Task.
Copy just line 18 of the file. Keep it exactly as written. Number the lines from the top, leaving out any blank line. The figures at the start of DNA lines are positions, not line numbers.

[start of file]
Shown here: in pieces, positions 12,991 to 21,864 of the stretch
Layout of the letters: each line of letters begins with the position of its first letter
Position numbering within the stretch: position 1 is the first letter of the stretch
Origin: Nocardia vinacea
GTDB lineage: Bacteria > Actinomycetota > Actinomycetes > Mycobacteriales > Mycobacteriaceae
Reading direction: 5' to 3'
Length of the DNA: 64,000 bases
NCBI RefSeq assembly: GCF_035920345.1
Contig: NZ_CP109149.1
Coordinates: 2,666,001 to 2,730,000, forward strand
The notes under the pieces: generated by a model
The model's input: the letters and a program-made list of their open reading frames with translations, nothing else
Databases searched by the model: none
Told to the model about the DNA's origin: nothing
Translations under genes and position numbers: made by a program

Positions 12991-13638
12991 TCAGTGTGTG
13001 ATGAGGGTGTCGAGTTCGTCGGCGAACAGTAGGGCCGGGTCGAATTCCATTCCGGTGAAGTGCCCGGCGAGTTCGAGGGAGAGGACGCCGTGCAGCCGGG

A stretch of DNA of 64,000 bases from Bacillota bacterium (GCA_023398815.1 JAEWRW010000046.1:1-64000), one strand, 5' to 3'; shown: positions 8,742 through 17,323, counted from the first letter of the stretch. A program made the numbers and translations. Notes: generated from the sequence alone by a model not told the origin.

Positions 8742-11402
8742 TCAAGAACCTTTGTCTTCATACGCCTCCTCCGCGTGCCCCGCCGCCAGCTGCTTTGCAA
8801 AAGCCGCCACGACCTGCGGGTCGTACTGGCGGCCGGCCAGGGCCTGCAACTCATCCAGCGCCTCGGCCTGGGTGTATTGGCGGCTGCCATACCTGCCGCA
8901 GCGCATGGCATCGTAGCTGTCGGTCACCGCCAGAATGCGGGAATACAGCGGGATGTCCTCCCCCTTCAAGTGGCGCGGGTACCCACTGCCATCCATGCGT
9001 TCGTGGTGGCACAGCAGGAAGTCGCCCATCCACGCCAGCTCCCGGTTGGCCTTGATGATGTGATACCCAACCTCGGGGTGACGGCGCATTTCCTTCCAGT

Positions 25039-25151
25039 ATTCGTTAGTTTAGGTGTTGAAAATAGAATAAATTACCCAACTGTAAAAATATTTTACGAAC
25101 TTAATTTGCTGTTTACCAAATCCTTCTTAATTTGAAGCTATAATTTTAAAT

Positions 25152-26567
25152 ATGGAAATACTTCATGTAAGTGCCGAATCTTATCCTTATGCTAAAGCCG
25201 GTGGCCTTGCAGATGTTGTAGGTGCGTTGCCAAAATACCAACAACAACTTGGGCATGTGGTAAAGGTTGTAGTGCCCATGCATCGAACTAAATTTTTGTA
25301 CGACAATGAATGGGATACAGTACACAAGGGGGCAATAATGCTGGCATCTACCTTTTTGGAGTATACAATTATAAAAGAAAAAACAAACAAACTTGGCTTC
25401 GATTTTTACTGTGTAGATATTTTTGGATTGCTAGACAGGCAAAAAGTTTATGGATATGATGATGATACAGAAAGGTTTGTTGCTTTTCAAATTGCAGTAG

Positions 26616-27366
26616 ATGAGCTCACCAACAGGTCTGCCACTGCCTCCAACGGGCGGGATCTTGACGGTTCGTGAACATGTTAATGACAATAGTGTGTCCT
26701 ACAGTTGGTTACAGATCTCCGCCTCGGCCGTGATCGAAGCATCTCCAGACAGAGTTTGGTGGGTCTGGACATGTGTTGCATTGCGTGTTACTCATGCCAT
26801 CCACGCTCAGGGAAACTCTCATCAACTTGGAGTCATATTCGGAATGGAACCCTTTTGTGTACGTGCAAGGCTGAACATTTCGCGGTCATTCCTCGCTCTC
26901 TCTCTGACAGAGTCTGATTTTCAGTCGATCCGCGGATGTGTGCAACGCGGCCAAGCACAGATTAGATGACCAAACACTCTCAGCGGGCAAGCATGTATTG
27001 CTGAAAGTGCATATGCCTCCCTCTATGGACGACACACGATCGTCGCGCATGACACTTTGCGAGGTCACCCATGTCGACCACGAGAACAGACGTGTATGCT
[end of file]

13001 ATGAGGGTGTCGAGTTCGTCGGCGAACAGTAGGGCCGGGTCGAATTCCATTCCGGTGAAGTGCCCGGCGAGTTCGAGGGAGAGGACGCCGTGCAGCCGGG